A new report on New Zealand's respiratory health shows that huge inequity persists for Māori and Pasifika and returning to school can pose a risk for children with respiratory issues.
The Impact of Respiratory Disease in New Zealand: 2020 update report was released today by the Asthma and Respiratory Foundation New Zealand (ARFNZ).
Pacific hospitalisation rates were highest across all indicators except for asthma and COPD (chronic obstructive pulmonary disease) where Māori rates were higher.
Māori had the highest mortality rates for total respiratory disease, asthma and COPD; bronchiectasis and childhood pneumonia mortality rates were highest in Pacific peoples.
New recommendations in the report include initiatives to improve housing quality and warmth, and further research to identify elements of the Covid-19 pandemic response that could reduce respiratory illness on an ongoing basis.
ARFNZ chief executive Letitia Harding says the report shows there are still massive issues around respiratory diseases in New Zealand and massive inequities for Māori and pasifika communities.
"Chronic and serious respiratory illness continues to be a massive health burden to New Zealand, costing an estimated $6.68 billion and accounting for 1 in 10 of all 2019 overnight hospitalisations, with Pacific peoples and Māori sharing the highest burden."
Harding says a reason for these issues is because of cold, damp housing people live in.
"A big part of it is unhealthy homes. We have more Māori and Pasifika living in damp, cold housing. It's something I think people are becoming more aware of now and we need to sort out cold, damp homes Aotearoa, its a big issue."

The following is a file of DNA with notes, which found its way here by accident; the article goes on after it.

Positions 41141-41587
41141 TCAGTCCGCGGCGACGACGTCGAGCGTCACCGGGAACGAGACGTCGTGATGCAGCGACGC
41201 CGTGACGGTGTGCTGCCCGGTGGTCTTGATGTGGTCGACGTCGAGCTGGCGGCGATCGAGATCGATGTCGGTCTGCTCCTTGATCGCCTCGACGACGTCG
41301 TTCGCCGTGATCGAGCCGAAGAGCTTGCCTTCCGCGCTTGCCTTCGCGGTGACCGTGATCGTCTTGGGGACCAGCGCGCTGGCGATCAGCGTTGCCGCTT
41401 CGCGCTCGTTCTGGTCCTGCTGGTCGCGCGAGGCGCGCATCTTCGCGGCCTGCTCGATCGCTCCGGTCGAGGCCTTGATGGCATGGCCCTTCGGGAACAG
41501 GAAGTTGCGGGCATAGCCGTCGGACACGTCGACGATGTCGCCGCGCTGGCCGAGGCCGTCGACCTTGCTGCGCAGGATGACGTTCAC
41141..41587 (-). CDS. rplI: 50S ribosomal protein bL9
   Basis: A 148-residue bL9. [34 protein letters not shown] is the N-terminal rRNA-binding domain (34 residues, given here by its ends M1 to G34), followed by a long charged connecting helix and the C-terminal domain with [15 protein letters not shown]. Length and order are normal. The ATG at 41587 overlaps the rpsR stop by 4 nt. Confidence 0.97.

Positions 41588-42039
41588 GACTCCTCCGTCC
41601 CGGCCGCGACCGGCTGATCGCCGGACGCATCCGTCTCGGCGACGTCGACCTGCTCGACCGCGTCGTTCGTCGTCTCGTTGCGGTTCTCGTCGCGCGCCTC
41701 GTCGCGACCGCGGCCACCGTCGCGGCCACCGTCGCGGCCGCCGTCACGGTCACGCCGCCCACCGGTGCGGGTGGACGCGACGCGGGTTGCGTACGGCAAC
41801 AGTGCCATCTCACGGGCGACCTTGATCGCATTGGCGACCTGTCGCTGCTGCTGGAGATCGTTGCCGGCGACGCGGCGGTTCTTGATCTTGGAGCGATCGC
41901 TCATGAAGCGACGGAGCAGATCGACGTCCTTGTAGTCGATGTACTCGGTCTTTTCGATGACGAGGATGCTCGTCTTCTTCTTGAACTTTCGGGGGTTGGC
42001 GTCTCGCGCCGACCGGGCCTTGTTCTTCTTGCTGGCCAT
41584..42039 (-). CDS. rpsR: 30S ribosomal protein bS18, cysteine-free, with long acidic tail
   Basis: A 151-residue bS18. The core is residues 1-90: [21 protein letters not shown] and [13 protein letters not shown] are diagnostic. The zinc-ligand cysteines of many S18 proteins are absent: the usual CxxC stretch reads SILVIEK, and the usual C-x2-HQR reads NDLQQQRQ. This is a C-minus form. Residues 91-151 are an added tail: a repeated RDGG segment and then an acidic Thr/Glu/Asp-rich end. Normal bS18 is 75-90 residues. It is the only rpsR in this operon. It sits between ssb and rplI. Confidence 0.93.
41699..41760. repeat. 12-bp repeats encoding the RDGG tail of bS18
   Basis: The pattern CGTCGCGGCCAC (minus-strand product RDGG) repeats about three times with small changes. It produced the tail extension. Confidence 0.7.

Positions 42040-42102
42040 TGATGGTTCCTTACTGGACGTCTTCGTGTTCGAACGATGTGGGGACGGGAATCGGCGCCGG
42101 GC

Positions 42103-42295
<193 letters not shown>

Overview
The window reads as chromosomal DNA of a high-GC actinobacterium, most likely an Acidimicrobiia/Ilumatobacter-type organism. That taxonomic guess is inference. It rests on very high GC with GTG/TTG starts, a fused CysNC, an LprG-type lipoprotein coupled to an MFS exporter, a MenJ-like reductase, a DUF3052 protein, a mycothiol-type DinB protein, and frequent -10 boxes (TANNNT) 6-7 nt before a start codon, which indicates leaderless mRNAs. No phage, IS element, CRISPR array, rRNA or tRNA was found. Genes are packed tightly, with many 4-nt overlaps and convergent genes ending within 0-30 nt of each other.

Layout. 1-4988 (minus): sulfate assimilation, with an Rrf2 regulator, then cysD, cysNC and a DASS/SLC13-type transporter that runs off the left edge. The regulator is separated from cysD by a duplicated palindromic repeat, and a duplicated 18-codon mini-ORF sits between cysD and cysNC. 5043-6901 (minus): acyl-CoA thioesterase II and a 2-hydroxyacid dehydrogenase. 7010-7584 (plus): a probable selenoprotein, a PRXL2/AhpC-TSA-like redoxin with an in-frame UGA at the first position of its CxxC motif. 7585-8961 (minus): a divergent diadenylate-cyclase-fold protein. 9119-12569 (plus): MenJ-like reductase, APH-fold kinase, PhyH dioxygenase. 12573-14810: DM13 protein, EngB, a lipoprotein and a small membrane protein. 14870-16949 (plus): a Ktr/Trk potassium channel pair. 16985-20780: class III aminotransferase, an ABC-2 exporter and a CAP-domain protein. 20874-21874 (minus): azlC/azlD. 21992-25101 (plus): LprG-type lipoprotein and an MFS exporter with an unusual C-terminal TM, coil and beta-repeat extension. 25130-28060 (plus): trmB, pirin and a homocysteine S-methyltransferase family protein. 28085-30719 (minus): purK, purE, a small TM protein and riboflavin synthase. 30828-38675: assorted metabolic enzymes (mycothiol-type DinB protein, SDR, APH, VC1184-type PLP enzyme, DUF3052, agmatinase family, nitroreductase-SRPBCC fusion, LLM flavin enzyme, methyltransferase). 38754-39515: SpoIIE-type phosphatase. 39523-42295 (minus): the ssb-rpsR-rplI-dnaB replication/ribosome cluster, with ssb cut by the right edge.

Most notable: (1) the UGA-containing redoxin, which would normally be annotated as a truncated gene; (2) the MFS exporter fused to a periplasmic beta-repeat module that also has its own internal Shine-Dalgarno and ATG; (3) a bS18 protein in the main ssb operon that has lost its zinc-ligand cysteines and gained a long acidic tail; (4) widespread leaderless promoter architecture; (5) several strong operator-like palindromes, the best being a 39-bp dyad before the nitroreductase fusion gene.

"Urgent programmes to reduce severe ethnic and socio-economic inequality; targeted programmes for at-risk communities, and research into the prevalence of obstructive sleep apnoea are all vital, and the fact these recommendations have to be reiterated two years down the line indicates that more urgent action is required."
Harding says proper messaging and partnering with other organisations can help reduce these statistics.
"Messaging is another important thing. We put a lot of time in trying to reach communities with information so we have translated all our resources into Te Reo, Samoan and Tongan."
"We also want to partner with the communities that know their community. We're a national organisation but we rely on partners to really get messages out there."
An interesting finding of the research is the impact returning to school can have on a child's respiratory issues.
Harding says the back-to-school effect is more dramatic than the winter effect and ARFNZ will be investigating ways to reduce the impact of returning to school on children's health.
"We are all aware come winter you get higher asthma and respiratory issues for kids and anyone with underlying respiratory issues. But we found that in the first term, in week 3, children have three times the risk of asthma getting worst. We want to be aware of that, especially with children returning to school this week after lockdown," Harding said.
"If you have a child that is asthmatic, make sure they have their asthma inhaler and make sure they know what to do and that it isn't expired.
"This can happen because of different triggers, like being thrust in a new environment with kids who might be sick, going back to school in spring means there is a lot of pollen in the air, there are many different reasons."
The report also highlights how the Covid-19 pandemic response has helped substantially reduce respiratory disease rates.
ARFNZ medical director Dr James Fingleton said: "Covid-19 pandemic management measures greatly reduced overall respiratory infection, which made the 2020 figures unrepresentative of usual trends.
"We must learn lessons from this to reduce the burden of infectious respiratory diseases long term."